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Many employers around the country already stressed with the challenges of 2020 are now facing minimum wage changes that will radically change their business.  In this holiday season, changing minimum wage in a way affects the “least of these”.  As we think about the lowest paid workers in our organizations, the topic of minimum wage is a complicated one.

Some predict that many of those workers will get laid off because organizations especially small ones can’t afford to pay more.  On top of that, when wages are increased at the bottom, they need to go up throughout the structure.  Let’s look at this multi-dimensional issue from several perspectives. 

First, can businesses afford to pay more?  One could argue you can always pay more however if you increase expenses you must increase revenue in order to maintain your business and generate a small profit.  So, yes, you can pay more.  You must look at your business model and see if you can increase efficiencies, lower other costs, or raise prices.  Second, internal equity must be reviewed.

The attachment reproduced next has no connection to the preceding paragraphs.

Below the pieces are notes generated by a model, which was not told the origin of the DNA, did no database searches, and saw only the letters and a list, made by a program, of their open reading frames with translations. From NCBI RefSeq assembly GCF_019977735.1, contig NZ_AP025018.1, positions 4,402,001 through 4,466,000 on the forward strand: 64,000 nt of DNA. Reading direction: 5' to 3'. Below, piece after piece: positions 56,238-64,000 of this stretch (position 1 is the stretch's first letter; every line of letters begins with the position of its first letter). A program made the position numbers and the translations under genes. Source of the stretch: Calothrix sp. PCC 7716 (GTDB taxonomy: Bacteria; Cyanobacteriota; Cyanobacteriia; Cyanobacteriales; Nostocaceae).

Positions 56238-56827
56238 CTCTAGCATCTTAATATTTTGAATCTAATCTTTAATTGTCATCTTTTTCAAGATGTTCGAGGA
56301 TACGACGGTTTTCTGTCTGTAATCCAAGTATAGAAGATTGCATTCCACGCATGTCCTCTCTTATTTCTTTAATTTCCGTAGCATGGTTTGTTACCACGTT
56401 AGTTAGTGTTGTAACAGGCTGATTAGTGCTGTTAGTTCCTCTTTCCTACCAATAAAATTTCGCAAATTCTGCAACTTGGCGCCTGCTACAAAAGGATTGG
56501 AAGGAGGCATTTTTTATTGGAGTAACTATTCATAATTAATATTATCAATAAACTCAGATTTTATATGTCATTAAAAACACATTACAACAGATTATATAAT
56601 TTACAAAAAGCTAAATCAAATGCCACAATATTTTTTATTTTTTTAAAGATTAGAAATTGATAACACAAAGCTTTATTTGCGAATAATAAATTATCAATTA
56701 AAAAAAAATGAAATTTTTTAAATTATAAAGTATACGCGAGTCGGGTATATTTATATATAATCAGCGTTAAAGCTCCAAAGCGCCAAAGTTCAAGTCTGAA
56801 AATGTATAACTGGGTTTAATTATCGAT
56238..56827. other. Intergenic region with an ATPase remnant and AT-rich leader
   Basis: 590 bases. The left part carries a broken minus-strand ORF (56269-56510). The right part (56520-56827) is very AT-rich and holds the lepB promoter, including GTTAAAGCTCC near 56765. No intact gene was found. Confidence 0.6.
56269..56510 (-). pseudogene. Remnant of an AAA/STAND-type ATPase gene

As businesses, we do a lousy job of this.  Are you paying people fairly?  Is it equitable how pay is distributed?  Top management and owners of businesses need to take a hard look at this.  It isn’t easy to rectify past ills and sometimes requires compensation experts to plan and implement change.  Third, how do we justify our workers unable to pay food and lodging because we haven’t increased their wages.  Remembering Maslow’s hierarchy of needs, food and lodging and basic security is at the bottom of the pyramid.  Maybe just maybe workers will be more motivated, more productive and create more profit for the business if they are paid more and have less stress.  These are just a few of the issues that employers need to consider. 

Join us on Tuesday, December 8th to learn about how to address these issues and others.  Click HERE to register for this complimentary webinar.